But it was strange, because I had never been in a poetry slam before. Despite attending a lot of them, talking about slam a lot in reviews and on my radio show, and knowing a whole lot of people in the Ottawa slam scene, I had never felt like I needed to actually compete. "My poetry's not 'slam,'" I said, and generally, it isn't. But I had memorized several of my poems, for the three-woman show Chasing Boudicca that I was in a couple of years ago, and as a challenge for a couple of Kymeras shows.  I have a bit more experience with the format now than when I first got into the scene, because I really got into story slam with Once Upon a Slam, and even came in second in the finals last year. But poetry's different somehow from storytelling, and slam in Ottawa is really established and the people who do it are really good. And I know how different my style is from the style of most people who slam.

I reworked a poem to make it 'slammier' that night: I performed a sort of mashup of two poems from the Chasing Boudicca series, knowing that the central poem (the angriest and most personal of the series, therefore the easiest to make into a slam piece) was too short. (A poem that comes in at less than about two minutes leaves the audience feeling cheated, in my experience: you're supposed to really push that three-minute limit. It's why so many slam poets talk so fast: they're cramming the poem into the maximum allowable time.)

So I added bits from another one, and while I thought the tone change in the middle was a little odd, it went over pretty well: not so much the second-round poem, my jokey, steampunky "The Scientifically Minded Young Lady's Letter to Her Suitor; or, A Gentleman's Warning." Note to self: Victorian-esque rhyme schemes don't go over well with a crowd used to hip-hop polysyllabic rhyme.

Anyway, I was surprised at the end of the night to find that I'd come in fifth. Not quite in the final four, who would go on to the finals. But nearly. I did a joking, comic-booky, "Whew!" forehead-wiping gesture. Dodged a bullet.

Except, Rusty (the coordinator) reminded me, someone could always drop out. And then I'd be back in. Depending on rankings.

And guess what.

Last Friday, I got a message from Rusty rather early in the morning, saying someone had had to pull out of the finals the next night, and he knew it was short notice, but would I be willing to slam?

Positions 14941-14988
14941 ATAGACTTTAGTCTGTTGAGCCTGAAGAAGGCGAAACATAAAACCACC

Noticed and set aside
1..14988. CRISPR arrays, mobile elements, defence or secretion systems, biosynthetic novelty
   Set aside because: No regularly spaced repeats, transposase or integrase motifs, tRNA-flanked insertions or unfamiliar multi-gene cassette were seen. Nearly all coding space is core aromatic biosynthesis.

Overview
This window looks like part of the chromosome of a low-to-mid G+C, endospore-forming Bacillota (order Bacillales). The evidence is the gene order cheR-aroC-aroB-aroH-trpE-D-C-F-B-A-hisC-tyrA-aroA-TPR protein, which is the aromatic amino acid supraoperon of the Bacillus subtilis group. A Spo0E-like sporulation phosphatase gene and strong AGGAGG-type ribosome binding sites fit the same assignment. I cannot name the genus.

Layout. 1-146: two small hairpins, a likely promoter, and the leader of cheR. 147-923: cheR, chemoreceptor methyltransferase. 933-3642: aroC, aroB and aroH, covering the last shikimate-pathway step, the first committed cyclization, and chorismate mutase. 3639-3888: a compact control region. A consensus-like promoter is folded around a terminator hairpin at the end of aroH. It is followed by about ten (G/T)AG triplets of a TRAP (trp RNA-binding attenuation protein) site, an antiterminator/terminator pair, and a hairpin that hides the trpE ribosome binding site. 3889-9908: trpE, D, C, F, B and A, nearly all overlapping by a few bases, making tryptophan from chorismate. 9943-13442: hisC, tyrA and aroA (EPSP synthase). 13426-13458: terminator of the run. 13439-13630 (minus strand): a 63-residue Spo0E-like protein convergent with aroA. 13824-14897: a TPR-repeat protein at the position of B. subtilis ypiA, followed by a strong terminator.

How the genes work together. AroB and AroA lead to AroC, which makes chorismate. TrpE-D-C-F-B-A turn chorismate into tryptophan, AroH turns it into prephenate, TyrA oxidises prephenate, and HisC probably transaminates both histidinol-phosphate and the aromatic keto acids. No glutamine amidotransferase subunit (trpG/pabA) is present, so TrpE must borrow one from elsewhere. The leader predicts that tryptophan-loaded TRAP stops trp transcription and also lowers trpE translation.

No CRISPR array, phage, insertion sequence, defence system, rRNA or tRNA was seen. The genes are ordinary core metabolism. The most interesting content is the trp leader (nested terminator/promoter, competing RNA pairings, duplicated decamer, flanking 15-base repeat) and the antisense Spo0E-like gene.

I have a rule about scary things I might not otherwise have done, which I get challenged/asked/nudged to do: I tend to do them.  So I checked to see if I could repeat something I'd done before (knowing that the "Chasing Boudicca" piece had been my strongest last time) and then said yes. I was at work: I would have Saturday morning, and a bit of the afternoon, to memorize my second poem and rehearse them both.

So I did that. I'm glad I'm pretty good at memorizing things: I wasn't entertaining any delusions about winning, which was kind of liberating really. But I didn't want to embarrass myself. I knew the Chasing Boudicca one had gone over well, so I reworked it a little again and rememorized it, and then I picked a lyric, pastoral, quiet, evocative little poem I wrote about being home in New Brunswick for the summer and working in the garden. Rusty said that when I performed it, he thought, "Well, this is interesting... it's not a slam poem. Just don't hate on it, judges!"

I sort of knew that I was, as I often am, being the slightly strange, foot-in-both-worlds poet. In the poetry scene in Ottawa, I'm neither fish for fowl, really. And I knew almost no one in the audience would recognize me, the way they would the rest of the competitors. V? Sure. Dimorphic? Sure. D-Lightfull? yup. Kate Hunt? Who the hell? Where'd she come from? So I figured I might as well go with that, and do something that would be totally different.

In the end, it cost me a couple of points - one judge gave me the lowest individual score of the whole night on it. But then Brad Morden yelled "READ A BOOK!" at him/her, which made me smile. And at the end of the round, I wasn't the lowest score of the night so far.

Then in the second round I got lucky and was drawn late in the round (you want to be later, because no matter what, scores creep upwards throughout the night) and brought out the Boudicca poem, and the judges dug it. It's definitely slammier, whatever that means: something about it being faster and (in this case) angrier and direct and about personal emotions, and ending with a bit of a bang. The judges liked it - all in the 9.something range. Which boosted me a lot, and I wound up coming in eighth overall, out of twelve, when the final scores got tallied up.

Not having had any delusions about winning, I was actually really impressed with that. I don't slam. Everyone else performing were experienced, and had competed at regular slams through the year. I've had a lot of experience at storytelling over the last year or so, but still, I was amazed.

And what it did was to remind me of a couple of things. One: I don't write enough lately. Or, really, at all. And two - maybe I should try this slam thing, just to see if I can do it. Apparently I don't make a half bad showing with a day's notice. . . so maybe I should give it a try?